Folkstone took Flemish refugees to its heart in 1914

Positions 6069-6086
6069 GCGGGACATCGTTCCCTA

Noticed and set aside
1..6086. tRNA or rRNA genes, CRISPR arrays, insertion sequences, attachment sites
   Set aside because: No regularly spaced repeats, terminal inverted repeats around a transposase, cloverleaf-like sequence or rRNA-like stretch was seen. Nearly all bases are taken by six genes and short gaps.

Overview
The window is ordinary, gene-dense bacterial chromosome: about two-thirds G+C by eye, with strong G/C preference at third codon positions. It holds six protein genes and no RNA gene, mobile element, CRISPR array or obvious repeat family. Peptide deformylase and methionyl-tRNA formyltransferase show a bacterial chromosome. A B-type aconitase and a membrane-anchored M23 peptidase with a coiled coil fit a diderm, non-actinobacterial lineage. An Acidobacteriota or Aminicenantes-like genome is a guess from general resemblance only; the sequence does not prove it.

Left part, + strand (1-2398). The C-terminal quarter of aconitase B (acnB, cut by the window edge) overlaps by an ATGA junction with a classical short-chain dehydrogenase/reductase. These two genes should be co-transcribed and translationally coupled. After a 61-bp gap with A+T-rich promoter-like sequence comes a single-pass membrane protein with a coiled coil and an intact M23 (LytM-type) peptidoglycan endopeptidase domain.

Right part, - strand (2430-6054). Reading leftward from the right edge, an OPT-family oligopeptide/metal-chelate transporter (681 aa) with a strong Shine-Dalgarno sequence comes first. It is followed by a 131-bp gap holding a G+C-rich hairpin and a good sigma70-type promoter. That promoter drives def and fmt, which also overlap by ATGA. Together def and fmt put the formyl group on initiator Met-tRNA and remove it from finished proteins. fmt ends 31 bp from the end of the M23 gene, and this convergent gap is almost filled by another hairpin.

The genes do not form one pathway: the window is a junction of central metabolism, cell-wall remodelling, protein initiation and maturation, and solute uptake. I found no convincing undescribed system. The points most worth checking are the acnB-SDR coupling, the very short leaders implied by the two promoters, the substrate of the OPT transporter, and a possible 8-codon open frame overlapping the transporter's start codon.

AUGUST 1914 saw an armada of fishing boats and steamers fleeing the Channel ports of Belgium in advance of the invading German army.When the Kaiser's troops crossed the border, King Albert's army was soon overrun but stalled them long enough so that many thousands of civilians and troopers were able to escape from Zeebrugge and Antwerp on a motley flotilla of ships and boats. Many more arrived in the following days. By August 20, it was reckoned that 64,000 Belgians had come through Folkestone. Trains waited at the dockside and carried many away to be dispersed around the county, while more than 15,000 stayed in the town itself.If that number turned up to stay today it would be hard enough, but Folkestone was much smaller then, so the impact can only be imagined. However, while there would no doubt have been some tension, they were our allies and we were at war. So the town took heart and did what Britain always does in a crisis: it formed a committee. The Folkestone War Refugee Committee was set up to assist the refugees and help them find food and shelter. The church played a large part in this, with the main leaders of the various denominations involved, and so earning a place in the painting The Landing of the Belgian Refugees, which hangs in Folkestone Library.Local historian Eamonn Rooney came across some memorabilia from the time, including an armband with the Belgian and French flags, and a badge to highlight that they were there to help.Mr Rooney said: "There were plenty of charity appeals to help the Belgians, so while there was probably Government help, there can't have been that much."They were given the old Harvey Grammar in Foord Road to accommodate them."People rallied round right across the whole town. It was solidarity - we were their allies and those people had to flee their country. There was much more of that feeling in those days than now."NewspaperIn fact, such were the huge numbers of refugees that by September the Franco-Belge de Folkestone newspaper was produced, helping with advice on where to find food and shelter, and carrying the names of new arrivals.Historian Alan Taylor has many photographs in his collection showing the refugees' arrival, many of whom had endured crossing the Channel in open fishing boats and barges. They were starving and cold after their crossing, despite it being the summer, and soup kitchens were opened to feed them on arrival.As with many pictures from the era, they bear the imprint of Halksworth Wheeler.Mr Taylor said: "More than 15,000 of them stayed in Folkestone so as you can imagine that stretched local amenities. The new arrivals' details were taken at the harbour but some of them slipped through the net as they came over on tugs and fishing boats into the inner harbour. "When the Belgian refugees arrived many of them absolutely refused to leave the boats and some of them only had the clothes they stood up in. Local people took them in and let them have a wash or gave them clothes and food."By September 1914 there were 20,000 Belgian soldiers in training at Shorncliffe and in October 2,000 more arrived from Ostende. Hotels were commandeered and local cars were brought down to the harbour as they didn't have enough ambulances for the wounded."Bobby's (the department store), which was then in Rendezvous Street, had bought a group of boarding houses where Debenhams is today to demolish and build a new shop. When the war came the building work was put on hold and they gave the houses over to the Belgians for the period. It eventually moved in 1931."The exodus is still remembered in Belgium, although there can be very few, if any, survivors so long after the event. Mr Taylor was interviewed last year by a Belgian documentary film crew researching the subject for a family history programme. One wing of a family had ended up in Glasgow and had stayed after the war.Mr Taylor added: "When it was over most of them went back, although some of them stayed on. Having said that, I don't know of any who stayed on in Folkestone."• Do you have family members who are related to Belgian refugees? Write to us as Express Memories, 93-95 Sandgate Road, Folkestone CT20 2BQ or email cdenham@thekmgroup.co.ukONE former Folkestone family have good reason to remember the arrival of the Belgian refugees, due to a remarkable twist of fate which came to light decades after the event. Dr Joe Rumble, now retired and living at Barham, near Canterbury, lived in Folkestone and was a dentist in Dover before qualifying as an oral surgeon.His mother, Martha Saelens, was nursemaid to the Mayor of Bruge's family, and escaped on what was probably the last boat out of Ostende in 1914. It was not until Dr Rumble's sister Frances married George Baynton in the 1960s that the coincidence came to light - as a 16-year-old merchant seaman, George was on the same boat that steamed out of the harbour as the German cavalry clattered across the cobbles.It was a mailboat, the Stad Antwerpen, and George had vivid recollections of that day, written down long before his death in 1998."The boat was moored by a single rope, and there was a bit of a panic because we knew that the Germans were entering the town."She was packed with people, some of them pressed up against the rails."Suddenly we saw a line of German cavalry pouring over the canal bridge. We knew from their black mounts it was the feared Uhlan Horse and we also knew there was not a second to lose."Captain Byass shouted through the megaphone 'let go aft,' but the quartermaster yelled back that he couldn't, because the eye was over the bollard and everyone on the quayside had fled."Young George then heard his first profanity as the captain bellowed: "Just cut the flippin' thing" or words to that effect. It took two swipes from an axe (the marks of which remained on the deck for years) to sever the rope and the boat slewed away from the quayside, triple turbine at full speed.Martha died tragically young in 1939, from a haemorrhage that today could have been easily treated.Born in Zonnebeke, near Ypres, she had been orphaned at the age of eight and was brought up in a convent, before finding work with the Mayor of Bruges, who was, with his children, almost certainly on that same boat which arrived in Folkestone to a patriotic and enthusiastic welcome. She met and married Dr Rumble's father Ernest, a bank manager and artist, in Folkestone in 1918.